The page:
There’s something so artificial about the thematically purposeful dialogue and deep focus on one-liner witticisms that you can’t help but celebrate the self-aware line from composite character Arlen Hird (Louis C.K.), “Jesus, do you have to say everything like it’s going to be chiseled on a rock?” It’s an acknowledgement of a problem, but it persists throughout the film to the detriment of the performances. Cranston’s abilities as an actor partially allows him to find some emotional core in the film’s portrayal of dogged survival against injustice, but hiding behind a mustache, glasses, and a barrage of utterances that sound like pure Golden-Age-of-Cinema movie dialogue diminishes his humanity and the struggle. His best moments are when he’s able to drop the charade of Trumbo and embrace a performance, most notably a brief scene in the prison where he’s stripped down and for a moment we’re experiencing humiliation with him. The other sequence where he shines is in the famed screenwriter’s 1970 WGA Speech where he famously lamented about the era of the blacklist that “there were no heroes or villains, only victims.” It’s a summarizing line that should have been immaculately regarded to drive home the film’s message, but instead the line serves as an ironic contradiction to Jay Roach’s black and white simplicity. Villains—such as gossip columnist Hedda Hopper (a one-note Helen Mirren), John Wayne (an impersonating David James Elliott), and turncoat Edward G. Robinson (an underperforming Michael Stuhlbarg)—are portrayed with chortling obviousness somehow negating any historical context, philosophical earnestness, or simple character complexity. And the heroes from Trumbo to Hird to even the capitalistic motivation protections of the King Brothers (a scene-stealing John Goodman and Stephen Root) are equally flattened by a refusal to complicate their characters or their motivations. It shows a disingenuousness from Roach who tried to mask the film’s veneer and its blandness of moral inquiry.

Jay Roach has recently transitioned into apolitical criticisms of our political landscape, such as with his serious minded HBO adaptations Recount (2008) and Game Change (2012). Unfortunately, Trumbo more or less represents a devolution into his loud, low-demographic aiming comedies, including Meet the Parents (2000) and Austin Powers: International Man of Mystery (1997). Just like with Roach’s comedies, everything in Trumbo becomes subordinate to Cranston as lead, even though the material in the script doesn’t give the proper human foundation for the film to be carried by pure performance. There’s some virtuosic acting that’s being displayed—especially by Cranston with the mannerisms and verbal inflections—but there’s no denying that it’s equally hammy in delivery thanks to Roach’s exaggerated sensibilities. Certainly there are tiny details that Roach gets right, especially in regards to some clever technical recreations from the HUAC hearings—seamlessly blending newsreel testimony with shot footage—as well as an interesting black-and-white sequence from an Edward G. Robinson gangster flick and even the purity of the period piece settings and costumes. However, the rest of the visual palette, created in part by cinematographer Jim Denault, suffers from flat box framing and a washed out colors. It might be accurate to accuse Trumbo of looking, feeling, and acting like an HBO movie, but that would be insulting to Todd Haynes’ Mildred Pierce (2011) and Lisa Cholodenko’s Olive Kitteridge (2014) that actually possessed personal visual language. Trumbo was a film that had everything from historical ire to sympathetic justice aiding its every move, and yet, McNamara’s flat script and Roach’s unpolished direction made sure that the film became too superficial to remember.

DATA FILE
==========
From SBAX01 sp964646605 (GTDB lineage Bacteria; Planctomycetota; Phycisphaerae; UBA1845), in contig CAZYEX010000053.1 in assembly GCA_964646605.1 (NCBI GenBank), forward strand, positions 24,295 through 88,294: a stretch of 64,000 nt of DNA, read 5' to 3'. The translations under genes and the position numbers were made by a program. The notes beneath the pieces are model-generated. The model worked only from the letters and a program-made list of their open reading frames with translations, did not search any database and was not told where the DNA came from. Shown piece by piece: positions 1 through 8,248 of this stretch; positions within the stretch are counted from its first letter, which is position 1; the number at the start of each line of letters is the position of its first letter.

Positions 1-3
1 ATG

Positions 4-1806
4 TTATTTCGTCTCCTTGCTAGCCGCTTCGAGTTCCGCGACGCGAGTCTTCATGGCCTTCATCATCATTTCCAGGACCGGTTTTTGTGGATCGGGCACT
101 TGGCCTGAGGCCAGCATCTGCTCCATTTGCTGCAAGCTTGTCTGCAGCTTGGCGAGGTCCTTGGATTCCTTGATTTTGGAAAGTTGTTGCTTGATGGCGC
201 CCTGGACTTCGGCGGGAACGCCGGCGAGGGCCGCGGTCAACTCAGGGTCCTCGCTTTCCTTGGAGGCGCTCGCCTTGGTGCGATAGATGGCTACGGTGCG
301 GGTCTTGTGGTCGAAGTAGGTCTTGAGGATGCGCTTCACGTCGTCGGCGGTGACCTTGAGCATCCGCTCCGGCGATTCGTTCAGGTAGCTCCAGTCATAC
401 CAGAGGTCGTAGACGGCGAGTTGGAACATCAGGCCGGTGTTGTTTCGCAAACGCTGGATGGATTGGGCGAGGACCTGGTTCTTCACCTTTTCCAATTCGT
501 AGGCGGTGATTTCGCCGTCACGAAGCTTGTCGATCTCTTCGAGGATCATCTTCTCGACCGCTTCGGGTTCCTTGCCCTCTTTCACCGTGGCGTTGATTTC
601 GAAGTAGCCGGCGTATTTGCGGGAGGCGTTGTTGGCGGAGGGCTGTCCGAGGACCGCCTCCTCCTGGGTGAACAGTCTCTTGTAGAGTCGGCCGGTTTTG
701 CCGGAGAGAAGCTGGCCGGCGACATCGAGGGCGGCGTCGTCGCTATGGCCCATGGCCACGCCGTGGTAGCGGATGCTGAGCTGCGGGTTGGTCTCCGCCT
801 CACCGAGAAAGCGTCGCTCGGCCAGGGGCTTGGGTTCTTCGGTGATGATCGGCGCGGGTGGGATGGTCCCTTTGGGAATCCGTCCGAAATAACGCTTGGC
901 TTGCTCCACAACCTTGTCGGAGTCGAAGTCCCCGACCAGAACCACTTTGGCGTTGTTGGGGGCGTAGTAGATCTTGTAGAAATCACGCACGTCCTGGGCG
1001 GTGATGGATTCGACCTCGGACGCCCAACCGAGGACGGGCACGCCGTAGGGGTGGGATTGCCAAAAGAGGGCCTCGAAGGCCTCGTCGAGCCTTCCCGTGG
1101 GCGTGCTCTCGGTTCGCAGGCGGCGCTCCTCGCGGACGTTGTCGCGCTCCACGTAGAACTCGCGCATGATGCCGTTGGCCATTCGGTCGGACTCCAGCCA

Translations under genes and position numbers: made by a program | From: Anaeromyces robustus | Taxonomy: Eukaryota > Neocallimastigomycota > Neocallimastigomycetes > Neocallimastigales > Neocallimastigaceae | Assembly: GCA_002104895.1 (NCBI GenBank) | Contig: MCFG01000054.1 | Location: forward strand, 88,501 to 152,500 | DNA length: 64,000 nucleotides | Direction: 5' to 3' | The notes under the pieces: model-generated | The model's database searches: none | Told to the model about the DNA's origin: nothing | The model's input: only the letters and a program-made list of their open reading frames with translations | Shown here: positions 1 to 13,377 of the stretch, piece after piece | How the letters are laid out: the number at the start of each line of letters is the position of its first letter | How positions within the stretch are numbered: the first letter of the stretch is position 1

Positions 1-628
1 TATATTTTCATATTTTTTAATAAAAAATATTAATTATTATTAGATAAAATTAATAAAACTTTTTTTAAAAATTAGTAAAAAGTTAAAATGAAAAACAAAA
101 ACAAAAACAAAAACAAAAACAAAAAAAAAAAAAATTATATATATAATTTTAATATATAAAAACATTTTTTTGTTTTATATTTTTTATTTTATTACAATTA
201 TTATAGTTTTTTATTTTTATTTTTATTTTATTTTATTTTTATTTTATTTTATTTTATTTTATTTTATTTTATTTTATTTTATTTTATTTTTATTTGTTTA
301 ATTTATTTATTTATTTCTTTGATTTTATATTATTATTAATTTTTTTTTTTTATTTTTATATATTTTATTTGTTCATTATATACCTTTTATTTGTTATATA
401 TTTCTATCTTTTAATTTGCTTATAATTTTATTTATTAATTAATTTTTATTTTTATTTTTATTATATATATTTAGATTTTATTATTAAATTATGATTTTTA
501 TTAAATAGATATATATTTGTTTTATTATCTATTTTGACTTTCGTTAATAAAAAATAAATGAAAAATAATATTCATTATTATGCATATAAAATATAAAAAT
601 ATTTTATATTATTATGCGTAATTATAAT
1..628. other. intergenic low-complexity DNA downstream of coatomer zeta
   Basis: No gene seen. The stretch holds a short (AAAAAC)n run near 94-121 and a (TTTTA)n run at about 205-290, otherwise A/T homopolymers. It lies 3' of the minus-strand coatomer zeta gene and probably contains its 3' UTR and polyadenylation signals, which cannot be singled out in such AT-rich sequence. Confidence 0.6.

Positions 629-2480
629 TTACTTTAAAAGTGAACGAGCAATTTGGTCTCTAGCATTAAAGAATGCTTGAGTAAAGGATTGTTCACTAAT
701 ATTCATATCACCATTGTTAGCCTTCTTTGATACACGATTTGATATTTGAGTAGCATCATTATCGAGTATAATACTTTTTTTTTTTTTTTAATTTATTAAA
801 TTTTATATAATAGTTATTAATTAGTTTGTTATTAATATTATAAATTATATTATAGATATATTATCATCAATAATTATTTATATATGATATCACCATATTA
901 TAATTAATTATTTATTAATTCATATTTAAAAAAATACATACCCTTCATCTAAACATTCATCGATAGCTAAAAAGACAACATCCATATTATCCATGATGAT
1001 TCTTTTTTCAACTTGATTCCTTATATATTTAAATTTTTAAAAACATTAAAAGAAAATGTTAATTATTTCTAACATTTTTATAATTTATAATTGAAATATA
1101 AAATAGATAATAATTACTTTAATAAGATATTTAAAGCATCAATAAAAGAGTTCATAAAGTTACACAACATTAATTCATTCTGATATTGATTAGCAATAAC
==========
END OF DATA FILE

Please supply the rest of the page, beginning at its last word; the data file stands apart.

The paranoia of the Red Scare, the shameful tactics of the blacklist, and the persecution of private beliefs has become an unconscionable blight on our history. It’s a blight that continues in new forms, both left and right, in our modern age, becoming a sorrowful lesson unlearned as individuals are targeted, bullied, and forced to accept a homogeneous conscience and thought. Had the filmmakers took the lessons of the blacklist and showed them with passion, insight, and confidence in Trumbo it very well could have established itself as an important film. Unfortunately, the filmmakers created a glossy, artificial historical revision that fails to ignite either a sense of historical ire or an accurate lesson to be taken. Dalton Trumbo—though at times hypocritically flawed—was one of the few who stood up against injustice, refused to be victimized, and continued his fight in the shadows against a government that belittled his stature, his beliefs, and his craft. It’s a heroic story that deserves the proper historical context, moral insight, and brave interpretation that simply doesn’t exist in Jay Roach’s Trumbo. Roach’s film doesn’t paint the eloquent portrait of the complex man that fought tirelessly, almost to the point of familial decay, against forces that seemed more and more unstoppable. Any questions we had about what drove the man ideologically, emotionally, or personally are never answered with adequate consideration. A deserving biopic would have ventured Trumbo’s creative process (not just show his peculiar bathtub setting), his ideological motives (not just simplistic platitudes and flippant lessons), and showed the depth of his struggles (not simply a comedic shadow black market game). That’s the story that’s still waiting in the shadows and the one that the creative screenwriter and devout communist deserved.

Grade: C-